New crop discount to old crop largest in almost a decade: Grain market daily

Tuesday, 20 April 2021

Market Commentary

  • UK feed wheat futures firmed slightly yesterday. Old crop (May-21) was up £0.20/t to close at £199.20/t and new crop (Nov-21) was up £0.65/t to close at £174.60/t.
  • The USDA’s latest crop progress report has said US maize plantings were up 4 percentage points on the week to 8% and are currently in line with the 5-year average. Soyabean planting is currently 3% complete, compared to the 5-year average of 2%.
  • This report also had 53% of US winter wheat rated in “good” or “excellent” condition. This is the same as the previous week, but behind this time last year when 57% was rated “good” to “excellent”.
  • Brazil has suspended import duties on maize, soyabeans, soyabean meal and soyabean oil in an attempt to dampen inflation driven by the rising global prices.
  • The AHDB Planting and Variety Survey provides the only pre-harvest planting view of grain and oilseed crops. Play a part in creating accurate data for your industry by completing the planting survey form. Five minutes of your time can provide huge value to our great industry.

New crop discount to old crop largest in almost a decade

UK feed wheat Nov-21 futures discount to Jul-21 futures closed last night as £22.00/t. This is the largest the old crop to new crop discount since 2012, when this discount at the close on 19 April was £23.25/t. On the same day in 2011, there was an even larger discount of £38.05/t at the close.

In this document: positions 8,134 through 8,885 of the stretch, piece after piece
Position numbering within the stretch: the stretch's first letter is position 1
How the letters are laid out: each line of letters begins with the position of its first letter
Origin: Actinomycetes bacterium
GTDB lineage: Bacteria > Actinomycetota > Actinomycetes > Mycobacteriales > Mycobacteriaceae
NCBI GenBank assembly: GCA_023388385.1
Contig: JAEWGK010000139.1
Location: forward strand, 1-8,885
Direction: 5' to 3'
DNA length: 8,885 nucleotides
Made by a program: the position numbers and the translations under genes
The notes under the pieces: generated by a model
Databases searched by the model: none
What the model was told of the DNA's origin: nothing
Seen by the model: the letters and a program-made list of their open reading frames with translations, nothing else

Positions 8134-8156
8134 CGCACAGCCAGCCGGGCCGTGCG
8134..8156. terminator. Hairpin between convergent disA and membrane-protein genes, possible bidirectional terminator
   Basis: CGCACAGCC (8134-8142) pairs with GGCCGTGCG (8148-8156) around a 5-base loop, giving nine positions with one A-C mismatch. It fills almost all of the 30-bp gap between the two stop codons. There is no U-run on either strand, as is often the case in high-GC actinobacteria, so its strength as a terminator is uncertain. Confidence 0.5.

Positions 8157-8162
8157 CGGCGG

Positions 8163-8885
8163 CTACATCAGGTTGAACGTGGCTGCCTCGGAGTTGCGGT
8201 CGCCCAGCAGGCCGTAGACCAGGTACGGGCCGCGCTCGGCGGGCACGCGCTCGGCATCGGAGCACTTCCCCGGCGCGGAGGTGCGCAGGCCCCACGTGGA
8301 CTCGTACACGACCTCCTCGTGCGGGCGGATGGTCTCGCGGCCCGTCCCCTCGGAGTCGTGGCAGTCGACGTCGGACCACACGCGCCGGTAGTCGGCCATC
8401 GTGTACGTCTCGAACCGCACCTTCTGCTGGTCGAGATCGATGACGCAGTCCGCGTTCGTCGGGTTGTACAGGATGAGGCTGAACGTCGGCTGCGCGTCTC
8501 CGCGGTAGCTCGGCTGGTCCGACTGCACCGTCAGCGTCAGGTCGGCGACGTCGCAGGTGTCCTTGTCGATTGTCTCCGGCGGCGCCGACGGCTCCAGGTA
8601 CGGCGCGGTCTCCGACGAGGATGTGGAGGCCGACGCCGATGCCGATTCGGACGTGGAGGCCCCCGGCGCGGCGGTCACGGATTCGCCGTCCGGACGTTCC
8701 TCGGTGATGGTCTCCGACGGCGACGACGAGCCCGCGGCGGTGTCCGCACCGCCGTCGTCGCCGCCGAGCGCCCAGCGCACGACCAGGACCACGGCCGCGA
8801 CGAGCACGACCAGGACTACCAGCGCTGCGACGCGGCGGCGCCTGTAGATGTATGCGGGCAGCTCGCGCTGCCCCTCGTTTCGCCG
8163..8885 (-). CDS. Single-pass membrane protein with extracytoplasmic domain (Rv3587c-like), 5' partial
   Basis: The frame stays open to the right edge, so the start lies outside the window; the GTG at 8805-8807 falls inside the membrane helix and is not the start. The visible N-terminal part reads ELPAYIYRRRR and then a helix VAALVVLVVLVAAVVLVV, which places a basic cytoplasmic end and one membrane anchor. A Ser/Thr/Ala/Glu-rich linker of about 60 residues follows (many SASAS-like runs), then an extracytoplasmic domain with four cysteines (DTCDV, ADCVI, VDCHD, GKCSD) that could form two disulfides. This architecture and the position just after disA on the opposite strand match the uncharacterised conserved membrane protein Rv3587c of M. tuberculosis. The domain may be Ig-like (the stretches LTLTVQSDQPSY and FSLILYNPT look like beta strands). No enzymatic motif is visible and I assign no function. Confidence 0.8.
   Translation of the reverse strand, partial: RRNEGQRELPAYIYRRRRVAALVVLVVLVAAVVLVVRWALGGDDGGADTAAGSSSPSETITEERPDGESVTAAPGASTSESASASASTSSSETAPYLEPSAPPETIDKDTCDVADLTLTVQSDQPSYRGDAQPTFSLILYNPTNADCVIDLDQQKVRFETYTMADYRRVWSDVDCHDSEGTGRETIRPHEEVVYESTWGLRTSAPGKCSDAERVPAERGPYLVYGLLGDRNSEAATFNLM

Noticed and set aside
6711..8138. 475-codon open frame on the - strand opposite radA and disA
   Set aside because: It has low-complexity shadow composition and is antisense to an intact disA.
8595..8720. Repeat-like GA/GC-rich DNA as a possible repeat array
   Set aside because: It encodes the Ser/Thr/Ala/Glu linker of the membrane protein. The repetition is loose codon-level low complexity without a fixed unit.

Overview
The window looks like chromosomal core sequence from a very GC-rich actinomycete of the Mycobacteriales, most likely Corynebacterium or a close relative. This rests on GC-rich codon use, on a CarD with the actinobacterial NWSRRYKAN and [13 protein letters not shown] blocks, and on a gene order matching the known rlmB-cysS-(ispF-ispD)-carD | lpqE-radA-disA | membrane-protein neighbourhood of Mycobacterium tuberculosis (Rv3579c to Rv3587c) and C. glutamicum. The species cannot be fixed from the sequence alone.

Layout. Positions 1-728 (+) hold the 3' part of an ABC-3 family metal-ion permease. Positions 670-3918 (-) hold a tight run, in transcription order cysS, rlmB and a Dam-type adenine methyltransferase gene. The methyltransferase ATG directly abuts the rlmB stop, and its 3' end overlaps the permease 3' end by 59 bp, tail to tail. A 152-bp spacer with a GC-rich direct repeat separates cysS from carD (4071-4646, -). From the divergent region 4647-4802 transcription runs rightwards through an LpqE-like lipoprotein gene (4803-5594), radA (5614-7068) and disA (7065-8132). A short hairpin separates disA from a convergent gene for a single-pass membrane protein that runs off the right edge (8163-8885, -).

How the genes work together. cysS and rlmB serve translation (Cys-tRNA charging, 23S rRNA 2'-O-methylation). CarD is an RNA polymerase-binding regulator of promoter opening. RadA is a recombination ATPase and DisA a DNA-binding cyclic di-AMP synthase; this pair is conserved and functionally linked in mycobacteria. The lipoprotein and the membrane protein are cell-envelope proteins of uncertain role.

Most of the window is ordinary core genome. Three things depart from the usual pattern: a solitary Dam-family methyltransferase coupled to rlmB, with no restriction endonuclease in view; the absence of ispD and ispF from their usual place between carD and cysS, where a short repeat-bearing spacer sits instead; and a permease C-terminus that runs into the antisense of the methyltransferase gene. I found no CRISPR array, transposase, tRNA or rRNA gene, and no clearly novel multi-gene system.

In 2011 and 2012, how the two contracts acted up until the July contract went off the board were very different. These could provide some insight in what could happen to wheat prices for the remainder of the 2020/21 season.


On 19 April 2011, the Jul-11 contract closed at £212.15/t, a premium of £38.05/t over the Nov-11 contract. In the months that followed until the July contract expired, the two contracts converged, and Jul-11 ended up at just an £11.35/t premium. This was mainly due to the July contract moving down to the Nov. The July contract lost almost £40.00/t over this time, whereas the November contract lost just £12.45/t.

Harvest 2010 was reasonably average with production at 14.8Mt. Although area for harvest 2011 was only marginally larger than in 2010, conditions were considerably better, with total production for 2011 at 15.3Mt. As the end of the 2010/11 season drew closer, supply worries for new crop were alleviated, causing both contracts to drift lower.


On April 19 2012, the Jul-12 contract closed at £178.25/t, a £23.25/t premium over Nov-12. From then, until the July contract expired, the premium was between £14.50/t and £24.55/t. The two contracts never closed the gap, and Jul-12 was at a £23.75/t premium when the contract expired.

Despite a large harvest in 2011, supply and demand was tightened by low opening stocks and robust demand. This, combined with a delayed harvest in 2012, due to cold, wet weather pushed up both old and new crop contracts at the end of the 2011/12 season. In June and July 2012, there were also maize production concerns in the US caused by dry weather, which supported global prices.


For harvest 2021, we are looking at a situation more similar to harvest 2011; a smaller production year, moving into a larger production year. This would suggest that if the crop potential looks good, and demand remains stable, the futures contracts may behave in a similar way as during 2011. I.e. old crop futures moving down to narrow the spread, as opposed to new crop moving up.

Wheat values for new crop are currently still representing a historically good level, and crop conditions are currently looking mostly good. Unless there is serious evidence of crop damage in the run up to harvest, then it is unlikely that prices next season will reach the highs that have been achievable this season.

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